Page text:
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Old 03-30-2002, 03:18 PM   #1 (permalink)
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What is the setting for timing of the dual point distributor?
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Old 03-30-2002, 03:58 PM   #2 (permalink)
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Hey there, WELCOME to the VMF. Please fill out your profile so we can better answer your questions or at least mention what year car and engine you have when posting.
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Old 03-30-2002, 05:01 PM   #3 (permalink)
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Hookup your dwell meter and block off one set of points, set the working set for 25 degrees. Block off the other set and set remaining points to 25 degrees as well. Check it again with both sets working and you should get around 33 degrees. That's how I set mine anyway.

Jason
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Old 03-30-2002, 05:58 PM   #4 (permalink)
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Hi and welcome to VMF! Jason's got it about right as far as setting the dwell on the dual points. You can use a piece of matchbook cover to blockoff one set at a time. If you're asking about engine timing, just set the same as with a single point distributor. Please fill out your profile, too!
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Old 03-30-2002, 09:44 PM   #5 (permalink)
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The timing does not change due to using single or dual points. It is the same. However the dwell is a function of both sets of points. Dwell is the time the points stay closed and since both sets are wired in parallel, the dwell time is increased. This allows the magnetic field in the coil to saturate at higher rpm than would be possible with only a single points set. The end result is the coil voltage (spark) doesn't drop off as fast at high rpm. To adjust the points, one "blocks off" one set and sets the dwell of the remaining set just as if they were single points. Dwell of a single set is set to about 28 degrees. Then the adjusted set is "blocked off" and the remaining set is adjusted for the same dwell angle, about 28 degrees. The "blocker" is then removed and the dwell is rechecked. The combined dwell should be about 33 degrees. After dwell is satisfactory, timing is set in the traditional fashion, typically 6 degrees BTDC with vaccuum advance plugged and the engine run not greater than 600 rpm.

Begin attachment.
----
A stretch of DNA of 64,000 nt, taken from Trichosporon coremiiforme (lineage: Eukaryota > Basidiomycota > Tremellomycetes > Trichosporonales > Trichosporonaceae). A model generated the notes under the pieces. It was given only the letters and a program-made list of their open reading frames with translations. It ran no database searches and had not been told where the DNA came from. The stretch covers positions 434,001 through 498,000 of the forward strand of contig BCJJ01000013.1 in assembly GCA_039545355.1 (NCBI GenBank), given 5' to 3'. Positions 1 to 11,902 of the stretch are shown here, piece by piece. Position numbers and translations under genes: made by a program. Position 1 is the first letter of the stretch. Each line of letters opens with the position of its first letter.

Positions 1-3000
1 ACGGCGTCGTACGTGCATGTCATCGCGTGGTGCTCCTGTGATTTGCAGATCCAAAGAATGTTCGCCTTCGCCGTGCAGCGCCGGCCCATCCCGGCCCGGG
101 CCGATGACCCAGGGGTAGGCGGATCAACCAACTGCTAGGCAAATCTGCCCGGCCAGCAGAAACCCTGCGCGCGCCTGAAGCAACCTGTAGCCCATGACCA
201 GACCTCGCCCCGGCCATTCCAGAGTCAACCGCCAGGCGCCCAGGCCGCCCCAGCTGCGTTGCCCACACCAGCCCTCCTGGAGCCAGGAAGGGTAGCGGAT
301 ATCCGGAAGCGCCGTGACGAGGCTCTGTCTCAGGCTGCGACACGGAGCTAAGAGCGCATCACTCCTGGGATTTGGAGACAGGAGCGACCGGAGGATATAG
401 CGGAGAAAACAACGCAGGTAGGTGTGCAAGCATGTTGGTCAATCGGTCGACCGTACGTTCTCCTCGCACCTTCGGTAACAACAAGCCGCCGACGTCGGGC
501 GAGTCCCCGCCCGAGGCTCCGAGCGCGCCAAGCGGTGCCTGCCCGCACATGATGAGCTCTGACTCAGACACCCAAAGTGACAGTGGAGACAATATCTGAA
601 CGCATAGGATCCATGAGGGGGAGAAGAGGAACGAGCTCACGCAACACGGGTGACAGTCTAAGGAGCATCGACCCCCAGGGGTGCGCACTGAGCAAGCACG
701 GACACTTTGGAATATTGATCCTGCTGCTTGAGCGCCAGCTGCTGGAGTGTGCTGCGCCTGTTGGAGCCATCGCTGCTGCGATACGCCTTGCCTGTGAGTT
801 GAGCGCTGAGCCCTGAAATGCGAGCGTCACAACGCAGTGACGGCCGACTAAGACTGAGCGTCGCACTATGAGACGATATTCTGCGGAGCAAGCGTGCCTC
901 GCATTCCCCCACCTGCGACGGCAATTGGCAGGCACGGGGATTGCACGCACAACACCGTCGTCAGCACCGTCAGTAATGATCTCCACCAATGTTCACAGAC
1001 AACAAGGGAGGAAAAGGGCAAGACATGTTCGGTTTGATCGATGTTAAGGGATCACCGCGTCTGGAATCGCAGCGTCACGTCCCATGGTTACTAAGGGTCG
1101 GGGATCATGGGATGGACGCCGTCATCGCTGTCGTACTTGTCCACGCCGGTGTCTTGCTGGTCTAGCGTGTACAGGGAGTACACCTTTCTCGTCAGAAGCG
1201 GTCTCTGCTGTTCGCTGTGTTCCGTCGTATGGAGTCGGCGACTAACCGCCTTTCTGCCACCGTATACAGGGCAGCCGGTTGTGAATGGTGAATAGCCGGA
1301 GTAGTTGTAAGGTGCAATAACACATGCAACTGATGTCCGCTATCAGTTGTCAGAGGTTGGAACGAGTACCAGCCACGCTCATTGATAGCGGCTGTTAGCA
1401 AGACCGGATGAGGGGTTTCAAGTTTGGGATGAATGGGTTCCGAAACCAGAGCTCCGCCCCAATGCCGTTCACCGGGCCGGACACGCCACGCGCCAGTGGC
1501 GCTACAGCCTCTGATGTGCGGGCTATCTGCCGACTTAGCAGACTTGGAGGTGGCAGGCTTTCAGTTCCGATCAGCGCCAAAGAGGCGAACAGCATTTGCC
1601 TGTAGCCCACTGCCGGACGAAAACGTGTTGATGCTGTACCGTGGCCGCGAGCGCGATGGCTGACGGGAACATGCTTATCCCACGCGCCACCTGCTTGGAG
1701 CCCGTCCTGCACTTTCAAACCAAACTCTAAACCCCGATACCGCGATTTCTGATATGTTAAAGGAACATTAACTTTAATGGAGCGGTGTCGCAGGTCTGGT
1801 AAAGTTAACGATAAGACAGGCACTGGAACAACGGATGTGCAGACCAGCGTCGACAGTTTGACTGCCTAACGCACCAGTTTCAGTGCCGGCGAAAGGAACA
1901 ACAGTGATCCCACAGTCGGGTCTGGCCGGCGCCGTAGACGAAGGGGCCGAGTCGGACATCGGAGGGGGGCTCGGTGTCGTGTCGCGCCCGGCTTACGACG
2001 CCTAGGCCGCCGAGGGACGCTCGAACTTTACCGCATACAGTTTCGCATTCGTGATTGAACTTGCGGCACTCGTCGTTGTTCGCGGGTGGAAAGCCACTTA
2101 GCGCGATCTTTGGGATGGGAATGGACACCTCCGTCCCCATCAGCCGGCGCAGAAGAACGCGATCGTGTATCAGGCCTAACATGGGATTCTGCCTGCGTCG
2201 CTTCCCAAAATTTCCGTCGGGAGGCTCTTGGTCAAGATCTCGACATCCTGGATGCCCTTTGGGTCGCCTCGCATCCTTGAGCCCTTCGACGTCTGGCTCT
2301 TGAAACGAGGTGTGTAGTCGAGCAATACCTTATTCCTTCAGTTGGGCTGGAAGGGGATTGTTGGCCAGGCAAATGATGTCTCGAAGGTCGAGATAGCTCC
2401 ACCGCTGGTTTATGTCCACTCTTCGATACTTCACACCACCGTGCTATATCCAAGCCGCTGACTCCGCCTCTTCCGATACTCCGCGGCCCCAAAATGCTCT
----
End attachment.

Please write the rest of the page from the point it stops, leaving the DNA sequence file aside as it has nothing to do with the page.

If the engine won't idle down to 600 rpm then set the timing at 1 degree more per 100 rpm. Example if the engine runs at 1000 rpm lowest, then set the timing 4 degrees more advanced. (1000-600=400), 400/100=4 degrees more advance. Why 1 degree per 100 rpm? Total advance for most cars is 24 degrees mechanical. This occurs at 3000 rpm. 3000-600=2400rpm difference. 2400rpm/24degrees=100rpm/degree. If the car has no vaccuum advance, 1.5 degrees per 100 rpm is more appropriate.

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Old 03-30-2002, 10:28 PM   #6 (permalink)
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When you say "block off" you mean stuffing the match book between the points so it won't make contact while adjusting and running the other one checking it's dwell time? I'm a little confused here and I'll need this info now that I have a '65 coupe which someone stuffed in a replacement Motorcraft dual point distributor. 'Course, now that I think about it, the engine needs overhaul anyway and that would be the time to cram in the correct single point unit with the vacuum advance diaphragm (thinking out loud - bad habit of mine).

Thanks in advance,

Dean T
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